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Why your relationships may be key to your longevity


Your relationships and longevity Pin It
Photo: Stocksy/Jesse Morrow

Next time you’re tempted to cancel dinner plans for some quality time with Netflix—again!—you may want to think twice. As it turns out, neglecting your relationships on the reg could actually make you age faster long-term.

How your relationships affect your longevityAccording to Elissa Epel, PhD, part of aging is explained by telomeres, the protective DNA caps on the ends of our chromosomes. Longer telomeres are associated with longer “healthspans”—the number of healthy, high-quality years we enjoy—while shorter telomeres are linked to everything from dementia to heart disease and wrinkles.

And while stress and poor diet have both been tied to the latter, Dr. Epel notes that there’s also a correlation between telomere length and the quality of our relationships. Ask yourself who makes you feel positive about yourself and supported—those are the relationships that are good for health.

“In older people, having greater levels of social support is associated with longer telomeres,” says the psychologist, who directs the University of California San Francisco’s Aging, Metabolism, and Emotions Lab and co-authored the book The Telomere Effect along with Nobel laureate Elizabeth Blackburn, PhDIn animal studies, social isolation and exposure to social stress is associated with greater telomere shortening,” Dr. Epel says.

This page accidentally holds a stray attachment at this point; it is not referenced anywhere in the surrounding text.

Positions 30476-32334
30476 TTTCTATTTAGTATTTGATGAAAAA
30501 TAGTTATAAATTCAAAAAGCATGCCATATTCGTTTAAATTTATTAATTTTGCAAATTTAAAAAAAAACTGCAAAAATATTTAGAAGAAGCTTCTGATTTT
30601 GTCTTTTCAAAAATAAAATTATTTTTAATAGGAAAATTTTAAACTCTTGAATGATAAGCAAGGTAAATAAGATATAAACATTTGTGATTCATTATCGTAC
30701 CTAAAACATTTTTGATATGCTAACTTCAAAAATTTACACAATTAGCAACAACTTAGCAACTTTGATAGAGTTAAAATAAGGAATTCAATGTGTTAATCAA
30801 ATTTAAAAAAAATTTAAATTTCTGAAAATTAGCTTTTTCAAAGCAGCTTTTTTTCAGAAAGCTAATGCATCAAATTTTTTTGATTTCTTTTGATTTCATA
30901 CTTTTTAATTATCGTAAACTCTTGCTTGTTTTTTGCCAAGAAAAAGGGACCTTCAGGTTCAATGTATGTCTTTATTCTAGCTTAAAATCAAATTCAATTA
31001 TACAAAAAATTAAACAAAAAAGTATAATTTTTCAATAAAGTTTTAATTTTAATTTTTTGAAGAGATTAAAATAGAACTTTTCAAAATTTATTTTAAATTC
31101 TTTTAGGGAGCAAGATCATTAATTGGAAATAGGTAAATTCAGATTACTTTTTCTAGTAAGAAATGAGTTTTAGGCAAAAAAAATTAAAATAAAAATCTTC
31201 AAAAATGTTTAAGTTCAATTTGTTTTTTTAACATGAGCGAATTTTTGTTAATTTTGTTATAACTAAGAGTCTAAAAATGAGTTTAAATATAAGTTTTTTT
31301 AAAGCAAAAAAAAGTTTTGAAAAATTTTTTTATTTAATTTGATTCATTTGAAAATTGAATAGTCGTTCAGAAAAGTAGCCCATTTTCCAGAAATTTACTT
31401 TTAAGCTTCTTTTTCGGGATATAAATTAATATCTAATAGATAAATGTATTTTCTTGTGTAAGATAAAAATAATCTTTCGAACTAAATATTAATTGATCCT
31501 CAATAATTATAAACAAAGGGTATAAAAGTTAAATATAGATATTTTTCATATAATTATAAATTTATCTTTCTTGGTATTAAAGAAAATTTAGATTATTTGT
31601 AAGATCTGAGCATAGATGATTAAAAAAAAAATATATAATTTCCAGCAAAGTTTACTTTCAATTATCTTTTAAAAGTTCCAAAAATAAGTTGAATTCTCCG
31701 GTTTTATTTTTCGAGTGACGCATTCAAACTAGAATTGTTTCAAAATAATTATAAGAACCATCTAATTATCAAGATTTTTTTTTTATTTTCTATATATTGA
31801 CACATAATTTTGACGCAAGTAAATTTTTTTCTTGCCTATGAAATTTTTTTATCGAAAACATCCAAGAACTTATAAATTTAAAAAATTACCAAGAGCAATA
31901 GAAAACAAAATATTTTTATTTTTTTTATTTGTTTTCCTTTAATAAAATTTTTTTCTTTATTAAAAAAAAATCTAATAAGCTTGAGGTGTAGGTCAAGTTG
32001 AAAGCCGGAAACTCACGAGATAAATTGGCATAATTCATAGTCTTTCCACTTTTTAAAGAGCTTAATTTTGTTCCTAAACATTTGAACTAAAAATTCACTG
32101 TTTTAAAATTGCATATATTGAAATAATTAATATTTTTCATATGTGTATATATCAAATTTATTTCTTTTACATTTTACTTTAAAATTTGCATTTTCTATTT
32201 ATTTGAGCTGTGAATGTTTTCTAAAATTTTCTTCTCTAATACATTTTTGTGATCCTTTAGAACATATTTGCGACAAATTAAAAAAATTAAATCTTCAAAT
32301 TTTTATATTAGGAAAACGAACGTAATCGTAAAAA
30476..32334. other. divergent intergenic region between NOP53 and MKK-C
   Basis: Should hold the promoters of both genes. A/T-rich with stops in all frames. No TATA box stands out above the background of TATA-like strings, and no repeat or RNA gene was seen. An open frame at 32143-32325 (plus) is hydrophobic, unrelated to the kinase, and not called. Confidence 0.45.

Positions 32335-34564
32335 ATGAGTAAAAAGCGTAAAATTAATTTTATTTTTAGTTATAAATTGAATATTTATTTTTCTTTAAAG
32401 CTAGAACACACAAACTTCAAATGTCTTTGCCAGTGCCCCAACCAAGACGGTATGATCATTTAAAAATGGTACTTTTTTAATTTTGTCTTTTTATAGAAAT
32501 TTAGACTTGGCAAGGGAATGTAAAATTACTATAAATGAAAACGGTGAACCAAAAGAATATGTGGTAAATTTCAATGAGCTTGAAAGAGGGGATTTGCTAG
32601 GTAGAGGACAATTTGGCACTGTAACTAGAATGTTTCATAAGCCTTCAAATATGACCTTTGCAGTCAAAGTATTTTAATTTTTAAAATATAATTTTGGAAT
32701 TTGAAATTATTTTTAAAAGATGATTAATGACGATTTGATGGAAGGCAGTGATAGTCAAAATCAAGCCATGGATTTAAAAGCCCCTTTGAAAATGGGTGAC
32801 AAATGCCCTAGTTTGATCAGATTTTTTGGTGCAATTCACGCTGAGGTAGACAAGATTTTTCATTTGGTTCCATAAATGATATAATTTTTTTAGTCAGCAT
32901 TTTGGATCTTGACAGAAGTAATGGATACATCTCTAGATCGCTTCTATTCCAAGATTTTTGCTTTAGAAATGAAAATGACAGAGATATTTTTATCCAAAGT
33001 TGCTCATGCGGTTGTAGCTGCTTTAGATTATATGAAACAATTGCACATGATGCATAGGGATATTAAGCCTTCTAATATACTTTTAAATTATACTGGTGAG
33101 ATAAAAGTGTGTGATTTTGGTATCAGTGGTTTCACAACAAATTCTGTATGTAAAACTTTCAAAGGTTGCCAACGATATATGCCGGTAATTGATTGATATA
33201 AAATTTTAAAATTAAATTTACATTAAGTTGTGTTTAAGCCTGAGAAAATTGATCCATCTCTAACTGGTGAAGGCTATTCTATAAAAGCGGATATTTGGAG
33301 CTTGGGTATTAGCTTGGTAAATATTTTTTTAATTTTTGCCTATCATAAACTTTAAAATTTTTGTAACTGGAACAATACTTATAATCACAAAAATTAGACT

It may not just matter how often you connect with others, but also whether you cultivate healthy habits together. “One large sample, for a genetic study, showed that married couples tended to have similar telomere lengths—especially if they were over 70 years old,” Epel says. “This may be due to sharing common influences, good and bad, through our lives.”

And yes, sex may be a productive way to pass your social time, at least from a genetic perspective—Epel says that in one study of married couples, those who reported being sexually intimate in the past week had longer telomeres than those who didn’t.

So while self-care is often associated with alone time, it may be worth including other people in your R&R efforts now and then. “All arrows point to staying socially connected and doing things that are good for society, and our cells respond [by] flourishing rather than early sickness,” says Epel. Meal prep party, anyone?

You can bet on hearing a lot more about telomeres in 2018. And here are the foods to eat for a super-long life, according to some of the oldest people in the world.